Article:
While more passive than Human High Culture, Humanocentrism was pervasive and in many cases, subconscious. It was the source for the Human use of the term "alien" to describe nonhuman species and in some cases tended towards nonhuman speciesism. As such, the term is often synonymous with that variety of speciesism.
Proponents of extreme Humanocentrism pointed to the fact that Humans had founded the Galactic Republic, Galactic Empire, Alliance to Restore the Republic, and New Republic; many of the galaxy's best known military leaders and heroes were Humans; that the Core Worlds were almost all founded and universally inhabited by Humans; that Coruscant, the Galactic capital, was widely believed to have been the homeworld of mankind.
Although Humanocentrism was technically outlawed by the Rights of Sentience clause of the Galactic Constitution, it still very much existed throughout the life of the Old Republic. Planets such as Taris reserved the best sections of the world for Humans, while forcing non-Humans into ghettos.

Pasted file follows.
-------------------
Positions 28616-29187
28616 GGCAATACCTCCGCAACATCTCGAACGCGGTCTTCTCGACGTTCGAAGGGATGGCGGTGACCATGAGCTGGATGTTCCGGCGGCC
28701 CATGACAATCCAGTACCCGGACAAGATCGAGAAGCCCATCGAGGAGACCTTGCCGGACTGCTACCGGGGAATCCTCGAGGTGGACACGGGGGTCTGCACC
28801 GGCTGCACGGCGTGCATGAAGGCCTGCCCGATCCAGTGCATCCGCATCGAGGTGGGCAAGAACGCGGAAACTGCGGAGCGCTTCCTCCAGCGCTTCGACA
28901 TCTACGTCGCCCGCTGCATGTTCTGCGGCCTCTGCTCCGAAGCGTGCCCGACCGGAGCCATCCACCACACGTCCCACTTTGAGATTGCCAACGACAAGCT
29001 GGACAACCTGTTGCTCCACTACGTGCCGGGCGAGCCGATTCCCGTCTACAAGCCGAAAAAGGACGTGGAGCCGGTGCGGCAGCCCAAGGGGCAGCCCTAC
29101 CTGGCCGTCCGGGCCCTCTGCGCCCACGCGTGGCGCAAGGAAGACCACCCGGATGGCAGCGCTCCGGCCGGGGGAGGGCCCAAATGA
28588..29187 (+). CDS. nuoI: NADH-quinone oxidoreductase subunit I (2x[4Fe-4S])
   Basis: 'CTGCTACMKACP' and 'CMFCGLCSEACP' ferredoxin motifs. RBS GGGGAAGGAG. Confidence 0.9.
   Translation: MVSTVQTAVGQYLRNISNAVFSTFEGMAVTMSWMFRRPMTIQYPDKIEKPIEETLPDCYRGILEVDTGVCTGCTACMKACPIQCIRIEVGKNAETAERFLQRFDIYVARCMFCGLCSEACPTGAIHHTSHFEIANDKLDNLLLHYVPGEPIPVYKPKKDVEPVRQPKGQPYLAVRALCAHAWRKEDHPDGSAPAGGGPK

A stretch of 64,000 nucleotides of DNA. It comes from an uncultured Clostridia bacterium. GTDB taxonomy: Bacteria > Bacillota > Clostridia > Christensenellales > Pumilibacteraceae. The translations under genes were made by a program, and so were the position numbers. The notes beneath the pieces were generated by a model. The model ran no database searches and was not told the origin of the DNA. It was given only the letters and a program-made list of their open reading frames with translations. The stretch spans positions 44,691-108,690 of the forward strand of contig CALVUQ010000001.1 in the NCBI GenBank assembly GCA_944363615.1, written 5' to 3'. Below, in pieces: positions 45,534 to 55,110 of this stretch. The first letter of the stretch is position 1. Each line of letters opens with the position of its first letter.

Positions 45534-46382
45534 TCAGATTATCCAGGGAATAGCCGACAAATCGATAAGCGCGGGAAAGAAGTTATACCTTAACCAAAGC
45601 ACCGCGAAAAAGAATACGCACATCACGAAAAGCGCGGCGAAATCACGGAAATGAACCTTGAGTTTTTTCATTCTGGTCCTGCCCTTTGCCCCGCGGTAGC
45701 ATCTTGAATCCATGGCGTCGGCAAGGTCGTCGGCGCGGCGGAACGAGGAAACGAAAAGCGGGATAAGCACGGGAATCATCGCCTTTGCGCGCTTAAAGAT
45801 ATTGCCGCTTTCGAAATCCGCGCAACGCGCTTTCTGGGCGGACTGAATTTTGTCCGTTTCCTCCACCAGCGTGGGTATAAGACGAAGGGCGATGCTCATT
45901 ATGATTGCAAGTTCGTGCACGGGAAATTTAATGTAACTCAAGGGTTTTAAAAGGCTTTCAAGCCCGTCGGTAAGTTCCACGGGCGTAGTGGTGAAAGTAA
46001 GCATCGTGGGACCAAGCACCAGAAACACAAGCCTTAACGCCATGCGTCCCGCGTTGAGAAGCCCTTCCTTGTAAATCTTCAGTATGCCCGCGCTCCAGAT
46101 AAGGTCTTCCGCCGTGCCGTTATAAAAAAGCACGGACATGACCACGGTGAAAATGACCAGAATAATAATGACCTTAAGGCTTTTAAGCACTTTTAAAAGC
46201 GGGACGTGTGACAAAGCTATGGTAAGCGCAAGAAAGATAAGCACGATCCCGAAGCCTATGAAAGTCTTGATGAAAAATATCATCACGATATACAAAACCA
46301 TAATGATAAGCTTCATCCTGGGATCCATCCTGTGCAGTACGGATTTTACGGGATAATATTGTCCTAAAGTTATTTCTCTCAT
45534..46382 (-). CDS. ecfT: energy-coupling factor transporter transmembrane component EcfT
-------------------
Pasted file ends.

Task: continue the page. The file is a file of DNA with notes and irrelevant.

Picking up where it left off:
Although many of these infractions took place in areas of the Galaxy where the Republic had tenuous control at best (such as the Outer Rim), or no control (such as the Senex sector), many of them existed where the Republic was very much in control—yet still refused to take action (the Avenue of the Core Founders being an example). At the time the Clone Wars broke out, there were still lawsuits pending about pro-Human bias in the Republic government.
While under the influence of Senator Ranulph Tarkin, the Militarist movement in the Galactic Senate became conflated with Humanocentrism, although the ideologies had apparently diverged by the time of the Separatist Crisis.
The idea of Humanocentrism reached its peak in the Human High Culture ideal of the Galactic Empire, and its subsequent genocide and slavery. One year before the Empire's fall, the Human League kept their ideals alive in New Republic space.
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- HoloNet News Vol. 531 55 (content now unavailable; backup links 1 2 on Archive.org) —
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- Anthropocentrism on Wikipedia